Thrown enemies can hurt, but they also give you a double jump, leading to platforming brainteasers as you ferry enemies to locations where your regular hop has let you down. As with hoarding feathers in Super Mario Bros 3 or eggs in Yoshi’s Island, you soon realize the beautiful logic that governs each of the stages.
That realization, however, is short-lived. The fact that Klonoa demands a masterful command of a simple ability is admirable, but it doesn’t push it as far as Nintendo would. There are bonus trinkets squirrelled away – six prisoners in each stage and gem criteria to meet – but these are too easily found, especially by those of us raised on a diet of Nintendo’s NES and SNES 2D mind-benders. When you face-off against a Nintendo fan you’re dealing with minds capable of finding warp pipes, invisible blocks and Star Roads. To them, Klonoa is small fry.
Strip away the gleeful visuals and Klonoa most reminds us of those late ’90s platforming efforts that took up most of the N64 pages inold gaming mags. In the wake of Mario 64 came these platform pretenders – the Tonic Troubles, Glovers and Chameleon Twists of this world. There were ideas in some of those wannabes, but they were universally too muddled or throwaway. With its solid 2D paths, Klonoa is never messy or broken, but it does suffer from the same flimsy game length (a trifling 12 stages) that so many of those titles were dragged across the coals for.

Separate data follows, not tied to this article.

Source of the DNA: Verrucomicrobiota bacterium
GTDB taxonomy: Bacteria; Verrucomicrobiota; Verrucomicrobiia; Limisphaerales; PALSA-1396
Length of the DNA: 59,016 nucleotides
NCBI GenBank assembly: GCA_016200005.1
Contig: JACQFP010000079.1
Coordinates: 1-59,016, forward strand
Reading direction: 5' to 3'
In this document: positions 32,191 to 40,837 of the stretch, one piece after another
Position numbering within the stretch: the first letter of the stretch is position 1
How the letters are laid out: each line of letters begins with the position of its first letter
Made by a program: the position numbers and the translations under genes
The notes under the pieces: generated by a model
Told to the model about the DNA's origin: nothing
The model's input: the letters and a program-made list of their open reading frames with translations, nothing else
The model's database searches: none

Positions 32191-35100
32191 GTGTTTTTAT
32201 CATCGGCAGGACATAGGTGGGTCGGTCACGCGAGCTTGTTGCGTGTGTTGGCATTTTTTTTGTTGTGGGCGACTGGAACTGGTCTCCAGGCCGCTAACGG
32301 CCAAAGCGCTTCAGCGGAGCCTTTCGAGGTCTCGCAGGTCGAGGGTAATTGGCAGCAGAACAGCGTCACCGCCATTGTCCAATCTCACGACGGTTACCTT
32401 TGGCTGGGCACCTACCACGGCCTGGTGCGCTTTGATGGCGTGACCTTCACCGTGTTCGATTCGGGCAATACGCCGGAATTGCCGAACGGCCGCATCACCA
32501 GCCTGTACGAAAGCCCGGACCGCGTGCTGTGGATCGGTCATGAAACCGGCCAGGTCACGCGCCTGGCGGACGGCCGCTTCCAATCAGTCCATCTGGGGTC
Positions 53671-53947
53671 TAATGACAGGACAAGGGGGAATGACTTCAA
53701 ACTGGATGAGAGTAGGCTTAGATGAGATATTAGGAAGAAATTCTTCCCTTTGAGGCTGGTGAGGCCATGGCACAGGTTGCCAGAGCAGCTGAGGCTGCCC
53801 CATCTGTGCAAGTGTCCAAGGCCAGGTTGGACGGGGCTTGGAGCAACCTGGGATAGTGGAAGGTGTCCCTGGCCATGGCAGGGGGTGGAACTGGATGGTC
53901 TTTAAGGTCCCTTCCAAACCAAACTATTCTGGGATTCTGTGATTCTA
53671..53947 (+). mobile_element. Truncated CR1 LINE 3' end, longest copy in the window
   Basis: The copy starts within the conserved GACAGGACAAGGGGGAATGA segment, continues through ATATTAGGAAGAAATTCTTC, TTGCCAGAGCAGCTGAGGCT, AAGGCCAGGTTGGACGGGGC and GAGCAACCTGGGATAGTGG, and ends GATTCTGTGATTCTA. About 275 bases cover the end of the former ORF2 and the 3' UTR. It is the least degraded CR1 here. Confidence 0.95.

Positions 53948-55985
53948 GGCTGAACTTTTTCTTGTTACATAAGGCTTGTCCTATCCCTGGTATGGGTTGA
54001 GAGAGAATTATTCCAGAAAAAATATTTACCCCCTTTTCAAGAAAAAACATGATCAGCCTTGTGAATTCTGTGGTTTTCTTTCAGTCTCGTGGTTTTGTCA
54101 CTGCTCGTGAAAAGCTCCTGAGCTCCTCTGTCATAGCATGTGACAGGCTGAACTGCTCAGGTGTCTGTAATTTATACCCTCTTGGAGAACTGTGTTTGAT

It seems so miserly and cynical to berate a game for being too short, but at just five hours long it’s at least five hours too brief. In these hard financial times, gamers are going to want a title that gives them more than a day’s entertainment for their money. In those short hours Klonoa delivers charm by the bucketload and a concentration of wonderful ideas, but then the same can be said for World of Goo and that clocks in at a whole lot cheaper and will keep you busy for much longer.
May 5, 2009